Separating Daily 1 km PM2.5 Inorganic Chemical Composition in China since 2000 via Deep Learning Integrating Ground, Satellite, and Model Data

Jing Wei, Zhanqing Li, Xi Chen, Chi Li, Yele Sun, Jun Wang, Alexei Lyapustin, Guy Pierre Brasseur, Mengjiao Jiang, Lin Sun, Tao Wang, Chang Hoon Jung, Bing Qiu, Cuilan Fang, Xuhui Liu, Jinrui Hao, Yan Wang, Ming Zhan, Xiaohong Song, Yuewei Liu

Research output: Journal article publicationJournal articleAcademic researchpeer-review

33 Citations (Scopus)

Abstract

Fine particulate matter (PM2.5) chemical composition has strong and diverse impacts on the planetary environment, climate, and health. These effects are still not well understood due to limited surface observations and uncertainties in chemical model simulations. We developed a four-dimensional spatiotemporal deep forest (4D-STDF) model to estimate daily PM2.5 chemical composition at a spatial resolution of 1 km in China since 2000 by integrating measurements of PM2.5 species from a high-density observation network, satellite PM2.5 retrievals, atmospheric reanalyses, and model simulations. Cross-validation results illustrate the reliability of sulfate (SO42-), nitrate (NO3-), ammonium (NH4+), and chloride (Cl-) estimates, with high coefficients of determination (CV-R2) with ground-based observations of 0.74, 0.75, 0.71, and 0.66, and average root-mean-square errors (RMSE) of 6.0, 6.6, 4.3, and 2.3 μg/m3, respectively. The three components of secondary inorganic aerosols (SIAs) account for 21% (SO42-), 20% (NO3-), and 14% (NH4+) of the total PM2.5 mass in eastern China; we observed significant reductions in the mass of inorganic components by 40-43% between 2013 and 2020, slowing down since 2018. Comparatively, the ratio of SIA to PM2.5 increased by 7% across eastern China except in Beijing and nearby areas, accelerating in recent years. SO42- has been the dominant SIA component in eastern China, although it was surpassed by NO3- in some areas, e.g., Beijing-Tianjin-Hebei region since 2016. SIA, accounting for nearly half (∼46%) of the PM2.5 mass, drove the explosive formation of winter haze episodes in the North China Plain. A sharp decline in SIA concentrations and an increase in SIA-to-PM2.5 ratios during the COVID-19 lockdown were also revealed, reflecting the enhanced atmospheric oxidation capacity and formation of secondary particles.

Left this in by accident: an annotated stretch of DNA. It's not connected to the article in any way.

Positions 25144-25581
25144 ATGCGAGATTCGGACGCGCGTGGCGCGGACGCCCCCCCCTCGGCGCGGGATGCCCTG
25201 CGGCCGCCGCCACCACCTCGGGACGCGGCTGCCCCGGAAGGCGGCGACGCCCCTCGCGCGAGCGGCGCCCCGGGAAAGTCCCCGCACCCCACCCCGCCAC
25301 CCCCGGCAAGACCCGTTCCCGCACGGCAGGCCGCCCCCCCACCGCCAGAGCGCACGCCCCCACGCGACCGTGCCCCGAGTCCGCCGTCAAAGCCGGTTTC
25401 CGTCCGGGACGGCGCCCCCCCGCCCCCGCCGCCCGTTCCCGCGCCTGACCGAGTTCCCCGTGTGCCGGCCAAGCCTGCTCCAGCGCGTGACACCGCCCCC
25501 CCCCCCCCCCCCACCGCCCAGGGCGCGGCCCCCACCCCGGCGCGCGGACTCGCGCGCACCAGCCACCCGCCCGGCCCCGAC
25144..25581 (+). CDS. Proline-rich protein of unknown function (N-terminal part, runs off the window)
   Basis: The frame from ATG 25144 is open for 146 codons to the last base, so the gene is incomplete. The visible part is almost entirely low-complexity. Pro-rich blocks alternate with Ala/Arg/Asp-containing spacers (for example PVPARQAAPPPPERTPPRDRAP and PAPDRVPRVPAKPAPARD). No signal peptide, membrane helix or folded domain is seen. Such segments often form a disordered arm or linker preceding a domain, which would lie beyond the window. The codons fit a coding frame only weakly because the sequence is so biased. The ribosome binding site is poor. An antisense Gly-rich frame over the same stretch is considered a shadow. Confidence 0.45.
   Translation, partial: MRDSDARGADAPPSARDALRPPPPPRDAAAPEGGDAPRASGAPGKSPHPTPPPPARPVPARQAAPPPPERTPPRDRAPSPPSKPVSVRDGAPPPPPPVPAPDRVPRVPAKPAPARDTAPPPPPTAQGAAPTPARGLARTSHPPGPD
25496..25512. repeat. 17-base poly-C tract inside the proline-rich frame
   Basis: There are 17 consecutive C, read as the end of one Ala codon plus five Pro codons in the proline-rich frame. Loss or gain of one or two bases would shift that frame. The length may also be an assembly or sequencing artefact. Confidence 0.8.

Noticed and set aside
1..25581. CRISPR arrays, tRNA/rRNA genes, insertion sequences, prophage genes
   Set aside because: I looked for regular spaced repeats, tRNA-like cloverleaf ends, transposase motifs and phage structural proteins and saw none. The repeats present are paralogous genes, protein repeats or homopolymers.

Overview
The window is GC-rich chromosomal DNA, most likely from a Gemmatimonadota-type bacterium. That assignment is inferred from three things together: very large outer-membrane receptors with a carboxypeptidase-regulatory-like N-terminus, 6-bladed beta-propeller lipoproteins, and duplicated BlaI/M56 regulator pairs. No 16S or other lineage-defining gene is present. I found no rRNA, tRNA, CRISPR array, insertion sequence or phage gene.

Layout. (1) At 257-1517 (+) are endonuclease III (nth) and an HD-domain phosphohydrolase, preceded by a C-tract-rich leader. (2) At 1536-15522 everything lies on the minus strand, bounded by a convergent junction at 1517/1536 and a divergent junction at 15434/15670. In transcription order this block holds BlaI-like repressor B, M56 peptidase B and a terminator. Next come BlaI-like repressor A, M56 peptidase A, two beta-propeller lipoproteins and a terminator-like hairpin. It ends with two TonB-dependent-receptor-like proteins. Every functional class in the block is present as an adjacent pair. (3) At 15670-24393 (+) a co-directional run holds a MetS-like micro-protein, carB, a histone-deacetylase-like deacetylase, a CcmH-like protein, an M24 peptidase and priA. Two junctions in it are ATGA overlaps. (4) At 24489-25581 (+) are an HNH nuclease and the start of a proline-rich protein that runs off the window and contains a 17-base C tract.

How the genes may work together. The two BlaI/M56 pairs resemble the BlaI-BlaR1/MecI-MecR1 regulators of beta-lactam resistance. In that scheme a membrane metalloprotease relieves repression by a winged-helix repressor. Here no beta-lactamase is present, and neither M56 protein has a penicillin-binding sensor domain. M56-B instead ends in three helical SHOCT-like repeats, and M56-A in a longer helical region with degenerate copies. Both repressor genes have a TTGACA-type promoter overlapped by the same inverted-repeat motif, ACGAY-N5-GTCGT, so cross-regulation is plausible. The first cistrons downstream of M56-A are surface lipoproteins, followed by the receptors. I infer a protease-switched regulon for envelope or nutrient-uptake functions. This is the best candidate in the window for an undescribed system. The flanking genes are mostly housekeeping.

Original languageEnglish
JournalEnvironmental Science and Technology
DOIs
Publication statusAccepted/In press - 2023

Keywords

  • China
  • deep learning
  • PM composition
  • remote sensing
  • secondary inorganic aerosols

ASJC Scopus subject areas

  • General Chemistry
  • Environmental Chemistry

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